Council spending – open data

October 22, 2019
By

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My local authority recently decided to publish all spending over £500 in an effort to be more transparent. Here’s a post taking an overview of what they’ve published. I’ve used R for the analysis. The dataset doesn’t contain much detail, but if you’ve analysis suggestions, please add them in the comments!

You can download the spending data here. It’s available in pdf (why?!) and xlsx (plain text would be more open).

First off, some packages:

library(tidyverse)
library(readxl)
library(janitor)
library(lubridate)
library(formattable)

Read in the dataset:

df = read_excel("~/Downloads/midlothian_payments_over_500_01042019_to_15092019.xlsx") %>%
   clean_names()

We’ve got six columns:

  • type
  • date_paid
  • supplier
  • amount
  • our_ref
  • financial_year

 

Busiest day:

df %>%
   mutate(day = weekdays(date_paid)) %>%
   group_by(day) %>%
   summarise(transactions = n(),
             thousands_pounds_spent = sum(amount) / 1000) %>%
   mutate(day = fct_relevel(day, rev(c("Monday", "Tuesday", "Wednesday", "Thursday", "Friday", "Saturday", "Sunday")))) %>%
   gather(var, value, -day) %>%
   ggplot(aes(day, value)) +
   geom_col() +
   facet_wrap(~var, scales = "free_x") +
   coord_flip() +
   scale_y_continuous(labels = scales::comma) +
   labs(title = "Busiest day of the week",
        x = "",
        y = "")

day

Busiest time of year:

df %>%
   mutate(dow = weekdays(date_paid),
          dow = if_else(dow == "Tuesday" | dow == "Friday", "Tue/Fri", "Other")) %>%
   group_by(date_paid, dow) %>%
   summarise(transactions = n(),
             pounds_spent = sum(amount)) %>%
   gather(var, value, -date_paid, -dow) %>%
   ggplot(aes(date_paid, value, colour = dow)) +
   geom_point() +
   facet_wrap(~var, scales = "free_y") +
   scale_y_log10(labels = scales::comma) +
   scale_colour_brewer(type = "qual", palette = "Set2") +
   labs(title = "Busiest day of the year",
        x = "",
        y = "")

year

Top 10 payees by value:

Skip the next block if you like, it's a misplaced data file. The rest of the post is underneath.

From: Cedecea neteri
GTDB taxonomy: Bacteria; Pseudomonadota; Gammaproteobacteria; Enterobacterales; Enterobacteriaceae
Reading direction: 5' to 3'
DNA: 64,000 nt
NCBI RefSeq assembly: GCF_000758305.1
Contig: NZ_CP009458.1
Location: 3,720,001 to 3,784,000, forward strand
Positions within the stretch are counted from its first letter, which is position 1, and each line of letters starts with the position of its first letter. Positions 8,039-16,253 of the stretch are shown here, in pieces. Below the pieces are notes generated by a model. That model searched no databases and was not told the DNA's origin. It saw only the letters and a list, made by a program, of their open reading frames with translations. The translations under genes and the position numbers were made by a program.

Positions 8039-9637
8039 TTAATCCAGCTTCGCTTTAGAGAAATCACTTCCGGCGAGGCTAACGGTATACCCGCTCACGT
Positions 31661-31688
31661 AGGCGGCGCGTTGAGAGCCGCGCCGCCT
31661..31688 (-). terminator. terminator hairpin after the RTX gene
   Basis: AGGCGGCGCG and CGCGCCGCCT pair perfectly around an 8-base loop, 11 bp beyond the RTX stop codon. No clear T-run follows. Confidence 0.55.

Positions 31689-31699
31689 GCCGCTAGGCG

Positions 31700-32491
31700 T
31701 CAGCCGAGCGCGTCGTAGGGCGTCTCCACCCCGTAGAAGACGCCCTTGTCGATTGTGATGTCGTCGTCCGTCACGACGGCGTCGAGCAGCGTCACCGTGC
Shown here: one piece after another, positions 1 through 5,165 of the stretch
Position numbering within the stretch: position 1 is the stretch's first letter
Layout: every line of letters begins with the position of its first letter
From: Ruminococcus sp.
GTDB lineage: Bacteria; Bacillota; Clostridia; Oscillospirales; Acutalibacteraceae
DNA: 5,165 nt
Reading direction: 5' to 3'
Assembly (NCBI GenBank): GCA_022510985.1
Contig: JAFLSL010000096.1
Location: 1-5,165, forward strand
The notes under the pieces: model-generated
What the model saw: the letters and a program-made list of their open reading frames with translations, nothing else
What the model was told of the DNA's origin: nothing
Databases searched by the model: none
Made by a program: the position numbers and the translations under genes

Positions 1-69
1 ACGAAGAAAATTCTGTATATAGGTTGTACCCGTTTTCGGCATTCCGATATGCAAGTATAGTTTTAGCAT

df %>%
   group_by(supplier) %>%
   summarise(pounds_spent = sum(amount),
             transactions = n()) %>%
   arrange(desc(pounds_spent)) %>%
   top_n(n = 10, wt = pounds_spent) %>%
   mutate(pounds_spent = currency(pounds_spent, "£", digits = 0L)) %>%
   formattable(list(`pounds_spent` = color_bar("#FA614B"),
                    `transactions` = color_bar("lightpink")))

Screenshot from 2019-10-22 11-59-36

In Scotland local authorities collect water charges on behalf of the water authority, which they then pass on. It’s not surprise that Scottish Water is the biggest supplier.

Top 10 payees by frequency:

df %>%
   group_by(supplier) %>%
   summarise(pounds_spent = sum(amount),
             transactions = n()) %>%
   arrange(desc(transactions)) %>%
   top_n(n = 10, wt = transactions) %>%
   mutate(pounds_spent = currency(pounds_spent, "£", digits = 0L)) %>%
   formattable(list(`pounds_spent` = color_bar("lightpink"),
                    `transactions` = color_bar("#FA614B")))

Screenshot from 2019-10-22 11-59-46

As a final note, writing this post is reminding me again I should be moving away from wordpress because incorporating code and output would be much easier with mark/blog down! As always, legacy is holding me back.

To leave a comment for the author, please follow the link and comment on their blog: R – scottishsnow.

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